Second is an effective internal control policy, which can help reduce the risk of loss and help ensure that financial information is complete and accurate, financial statements are reliable, and that the company is in compliance with all laws and regulations. Creating internal policies will define roles and responsibilities across the company to ensure all parties are aware of their day-to-day duties.

Third is a document retention policy. Regulatory requirements typically dictate how long certain documents are required to be maintained. By creating a document retention policy, the company will ensure that documents are not destroyed prior to the maintenance period.

5. Conflict of interest policy. A conflict of interest policy is designed to identify transactions or situations that may present conflicts of interest. Adding a policy will create awareness and ensure regulatory compliance to keep you out of trouble.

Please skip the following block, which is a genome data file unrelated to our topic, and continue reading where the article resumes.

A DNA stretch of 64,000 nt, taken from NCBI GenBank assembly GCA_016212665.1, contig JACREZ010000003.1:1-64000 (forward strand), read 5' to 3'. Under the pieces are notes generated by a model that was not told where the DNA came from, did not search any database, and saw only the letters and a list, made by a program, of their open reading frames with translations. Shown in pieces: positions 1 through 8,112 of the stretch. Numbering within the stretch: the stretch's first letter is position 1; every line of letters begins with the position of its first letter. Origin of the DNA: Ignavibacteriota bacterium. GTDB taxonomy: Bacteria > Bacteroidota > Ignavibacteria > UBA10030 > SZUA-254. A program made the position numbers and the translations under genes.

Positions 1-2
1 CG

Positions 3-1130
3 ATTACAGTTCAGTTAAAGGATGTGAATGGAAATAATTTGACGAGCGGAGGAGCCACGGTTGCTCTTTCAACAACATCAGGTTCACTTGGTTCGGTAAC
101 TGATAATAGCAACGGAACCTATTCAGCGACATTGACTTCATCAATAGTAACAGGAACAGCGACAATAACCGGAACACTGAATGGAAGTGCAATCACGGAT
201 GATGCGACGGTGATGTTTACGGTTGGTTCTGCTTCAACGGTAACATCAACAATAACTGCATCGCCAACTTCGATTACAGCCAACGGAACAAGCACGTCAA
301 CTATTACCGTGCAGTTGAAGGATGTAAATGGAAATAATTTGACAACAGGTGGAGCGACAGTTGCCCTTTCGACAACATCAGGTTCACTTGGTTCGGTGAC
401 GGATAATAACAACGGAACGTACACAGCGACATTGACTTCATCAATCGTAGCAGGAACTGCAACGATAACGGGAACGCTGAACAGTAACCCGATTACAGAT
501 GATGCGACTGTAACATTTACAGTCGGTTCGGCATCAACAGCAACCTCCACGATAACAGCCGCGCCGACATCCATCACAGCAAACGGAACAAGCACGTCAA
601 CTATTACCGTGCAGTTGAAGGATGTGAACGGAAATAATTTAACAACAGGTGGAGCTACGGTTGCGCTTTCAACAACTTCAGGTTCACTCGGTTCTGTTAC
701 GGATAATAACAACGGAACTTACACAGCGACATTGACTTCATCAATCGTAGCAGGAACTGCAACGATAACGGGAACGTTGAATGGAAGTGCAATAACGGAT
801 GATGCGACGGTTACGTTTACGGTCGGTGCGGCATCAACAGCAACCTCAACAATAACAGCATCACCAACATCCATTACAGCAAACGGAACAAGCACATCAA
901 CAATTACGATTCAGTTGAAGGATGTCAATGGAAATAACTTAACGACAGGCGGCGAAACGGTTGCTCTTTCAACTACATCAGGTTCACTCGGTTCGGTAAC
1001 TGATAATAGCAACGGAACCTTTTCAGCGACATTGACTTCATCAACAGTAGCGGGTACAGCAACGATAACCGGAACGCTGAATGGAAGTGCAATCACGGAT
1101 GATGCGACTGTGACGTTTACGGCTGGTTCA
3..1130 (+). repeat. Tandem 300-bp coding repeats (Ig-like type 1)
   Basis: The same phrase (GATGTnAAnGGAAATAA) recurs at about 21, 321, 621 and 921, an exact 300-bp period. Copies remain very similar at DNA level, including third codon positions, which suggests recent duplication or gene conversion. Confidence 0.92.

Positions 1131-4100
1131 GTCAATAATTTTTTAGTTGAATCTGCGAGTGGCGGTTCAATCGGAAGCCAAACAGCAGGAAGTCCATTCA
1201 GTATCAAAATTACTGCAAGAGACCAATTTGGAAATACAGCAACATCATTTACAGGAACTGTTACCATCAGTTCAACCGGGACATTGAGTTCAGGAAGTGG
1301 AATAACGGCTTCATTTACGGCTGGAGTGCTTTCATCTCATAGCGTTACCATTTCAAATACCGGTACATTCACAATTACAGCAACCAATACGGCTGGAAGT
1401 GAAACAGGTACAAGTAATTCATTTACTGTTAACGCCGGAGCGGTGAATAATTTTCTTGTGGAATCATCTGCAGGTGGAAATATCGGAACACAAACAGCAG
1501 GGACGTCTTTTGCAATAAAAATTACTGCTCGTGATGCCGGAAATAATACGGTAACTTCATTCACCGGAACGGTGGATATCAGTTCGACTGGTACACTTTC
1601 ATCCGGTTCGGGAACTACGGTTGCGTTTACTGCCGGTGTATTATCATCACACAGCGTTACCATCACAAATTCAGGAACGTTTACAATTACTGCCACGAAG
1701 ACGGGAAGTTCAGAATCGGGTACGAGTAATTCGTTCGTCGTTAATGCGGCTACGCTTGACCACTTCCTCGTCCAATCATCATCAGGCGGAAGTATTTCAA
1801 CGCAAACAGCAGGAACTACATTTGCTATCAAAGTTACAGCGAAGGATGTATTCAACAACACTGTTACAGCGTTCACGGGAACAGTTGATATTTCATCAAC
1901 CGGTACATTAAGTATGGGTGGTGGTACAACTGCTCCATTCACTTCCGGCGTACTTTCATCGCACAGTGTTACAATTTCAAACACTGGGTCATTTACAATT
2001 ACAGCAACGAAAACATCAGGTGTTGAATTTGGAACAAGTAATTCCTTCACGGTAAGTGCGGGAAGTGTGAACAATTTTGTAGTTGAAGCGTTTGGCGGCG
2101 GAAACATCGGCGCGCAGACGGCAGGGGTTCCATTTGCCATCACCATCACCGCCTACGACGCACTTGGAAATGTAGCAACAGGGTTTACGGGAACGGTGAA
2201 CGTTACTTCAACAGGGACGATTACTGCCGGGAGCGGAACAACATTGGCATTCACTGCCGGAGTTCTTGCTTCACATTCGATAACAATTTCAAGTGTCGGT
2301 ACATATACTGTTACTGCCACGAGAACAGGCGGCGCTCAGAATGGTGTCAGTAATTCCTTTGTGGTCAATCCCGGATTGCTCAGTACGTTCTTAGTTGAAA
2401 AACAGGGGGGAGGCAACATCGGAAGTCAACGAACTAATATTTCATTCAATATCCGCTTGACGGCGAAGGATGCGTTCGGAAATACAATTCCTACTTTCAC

Creating a high standard of corporate governance does not mean a company creates policies and procedures and stops there. Similar to the snow analogy above, would it make sense to have snow coats, winter caps, shovels and snowbrushes, but not use them when it snows? No, and, similarly, a high standard of corporate governance requires the company to monitor, control and update its policies as changes to its business environment occur. And, most importantly, for a private company, it requires the full buy-in from its executive team. Tone from the top and good governance creates an environment that allows issues to be addressed before they happen.

Featured in CREJ’s Sept. 5-18, 2018, issue